The Maritime History of the Great Lakes
Tonawanda (Propeller), U24110, sunk, 18 Oct 1870


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The wind on Monday night did a great deal of damage. The prop. TONAWANDA was sunk and the schr. LILLIE PRATT driven upon the old breakwater where it still lies.
      Buffalo Evening Post
      October 19, 1870

      . . . . .

      This section of the country was visited last night by a severe northwest storm which caused considerable damage to our lake marine. The schr. DAVID D. WELLS, of Chicago, which cleared here Sunday afternoon light, was driven ashore near Silver Creek. Two more schooners are reported ashore at or near Port Colborne. The schr. LILLIE PRATT, in attempting to enter the harbor last night, went on the pier, where she now lies. A large amount of lumber is said to be afloat in the Bay this morning. The barge CLEMENT, Capt. Coyne, was riding at anchor in the South Bay at the time our reporter left the dock, and this lumber is supposed to be a part of her deck load. A large propeller supposed to be the TONAWANDA, was lying in the the offing all the morning flying a flag of distress. Two tugs went out to her assistance and up to 12:30 had succeeded in towing her quite a distance towards the Canada shore, when she rolled over onto her beam in which condition she now (1:25 P.M.) lies. The prop. IDAHO, which left here this morning, and another propeller bound down, are lying near the disabled vessel. It was feared that she would sink before she could be got into port.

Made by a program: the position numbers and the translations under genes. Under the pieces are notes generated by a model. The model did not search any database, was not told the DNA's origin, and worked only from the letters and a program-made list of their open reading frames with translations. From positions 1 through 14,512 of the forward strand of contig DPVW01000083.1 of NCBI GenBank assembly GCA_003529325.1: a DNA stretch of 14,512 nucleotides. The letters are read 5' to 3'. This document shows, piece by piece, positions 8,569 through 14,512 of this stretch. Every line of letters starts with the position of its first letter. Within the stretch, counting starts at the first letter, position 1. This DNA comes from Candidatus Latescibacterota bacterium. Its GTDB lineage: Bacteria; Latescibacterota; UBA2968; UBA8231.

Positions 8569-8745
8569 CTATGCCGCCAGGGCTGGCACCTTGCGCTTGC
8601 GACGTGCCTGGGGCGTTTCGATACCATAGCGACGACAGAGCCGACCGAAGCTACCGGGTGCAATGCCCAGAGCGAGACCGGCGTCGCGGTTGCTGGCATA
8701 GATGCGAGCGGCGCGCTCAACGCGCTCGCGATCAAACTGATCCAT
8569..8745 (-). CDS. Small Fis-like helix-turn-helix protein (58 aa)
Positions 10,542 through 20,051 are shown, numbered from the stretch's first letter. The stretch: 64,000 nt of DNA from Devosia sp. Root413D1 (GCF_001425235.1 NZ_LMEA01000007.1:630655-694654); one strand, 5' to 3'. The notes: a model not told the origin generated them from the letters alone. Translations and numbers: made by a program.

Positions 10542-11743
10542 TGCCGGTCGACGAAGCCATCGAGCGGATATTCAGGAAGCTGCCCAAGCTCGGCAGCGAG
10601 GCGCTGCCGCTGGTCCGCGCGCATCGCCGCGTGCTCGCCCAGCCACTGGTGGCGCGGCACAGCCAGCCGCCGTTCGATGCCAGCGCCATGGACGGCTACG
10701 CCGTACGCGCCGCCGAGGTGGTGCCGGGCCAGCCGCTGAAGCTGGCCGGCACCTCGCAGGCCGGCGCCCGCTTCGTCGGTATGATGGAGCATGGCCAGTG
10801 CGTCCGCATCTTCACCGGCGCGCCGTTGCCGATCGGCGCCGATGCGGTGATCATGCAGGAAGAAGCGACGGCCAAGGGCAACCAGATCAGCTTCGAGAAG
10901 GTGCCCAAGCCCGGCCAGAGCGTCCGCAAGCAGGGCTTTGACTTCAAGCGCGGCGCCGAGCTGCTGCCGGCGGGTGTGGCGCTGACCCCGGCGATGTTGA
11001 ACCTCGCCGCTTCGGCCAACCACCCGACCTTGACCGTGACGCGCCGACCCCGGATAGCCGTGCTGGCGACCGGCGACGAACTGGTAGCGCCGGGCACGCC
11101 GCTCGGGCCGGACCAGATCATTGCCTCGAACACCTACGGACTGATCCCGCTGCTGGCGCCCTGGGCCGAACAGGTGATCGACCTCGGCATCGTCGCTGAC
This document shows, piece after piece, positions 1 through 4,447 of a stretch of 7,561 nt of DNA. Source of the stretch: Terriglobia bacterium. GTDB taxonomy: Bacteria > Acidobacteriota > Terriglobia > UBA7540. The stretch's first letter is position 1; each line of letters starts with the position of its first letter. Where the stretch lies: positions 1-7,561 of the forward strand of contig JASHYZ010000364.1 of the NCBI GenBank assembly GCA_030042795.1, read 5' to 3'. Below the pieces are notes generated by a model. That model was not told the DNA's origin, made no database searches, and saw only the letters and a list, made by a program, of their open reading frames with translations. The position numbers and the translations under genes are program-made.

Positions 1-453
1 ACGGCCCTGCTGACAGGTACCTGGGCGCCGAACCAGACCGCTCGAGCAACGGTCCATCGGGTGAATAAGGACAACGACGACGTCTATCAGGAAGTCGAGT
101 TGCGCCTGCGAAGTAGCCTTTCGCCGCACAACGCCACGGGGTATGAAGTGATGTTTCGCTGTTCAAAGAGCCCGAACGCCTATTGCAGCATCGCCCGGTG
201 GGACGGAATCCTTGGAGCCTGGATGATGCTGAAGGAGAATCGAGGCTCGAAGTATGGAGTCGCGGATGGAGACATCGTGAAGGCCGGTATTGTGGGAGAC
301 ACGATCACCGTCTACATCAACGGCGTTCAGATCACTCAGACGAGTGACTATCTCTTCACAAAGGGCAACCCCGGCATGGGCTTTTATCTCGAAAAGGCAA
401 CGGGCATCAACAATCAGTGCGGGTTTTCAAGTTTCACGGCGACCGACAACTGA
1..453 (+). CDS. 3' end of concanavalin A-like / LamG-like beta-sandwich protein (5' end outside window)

Buffalo Commercial Advertiser
      October 18, 1870 2-6


      About 9:00 P.M., off Long Pt., wind was southward, squally and rainy. About 1:00 A.M., on the 18th, wind shifted suddenly and with great violence to the westward, with a heavy seas. About 2:00 A.M. the vessel broached to; she lay in the trough of the seas laboring heavily; her gangways were washed out and she shipped heavy seas; set the jib and attempted to get her before the wind, but did not succeed until about 3:00 A.M., when the
crew got her head to wind; kept her so about a half hour when she broke off again, heading to the southward, and laid in the trough of the seas until 7 A.M.; got her head to again, heaving to the northward; by letting go the anchor and letting her pony run made pretty good weather on this tack, but the water kept gaining on us, and at 8:15, still heading to the northward, the water reached the grates and put out the fires; commenced throwing off the deck load; at 9 A.M. sent a boat ashore to report that the vessel was sinking; about 10:30 A.M. the tugs HARRISON and BRYANT came to the vessel; gave them a line with instruction to tow the vessel into shoal water on the Canada side; they towed the vessel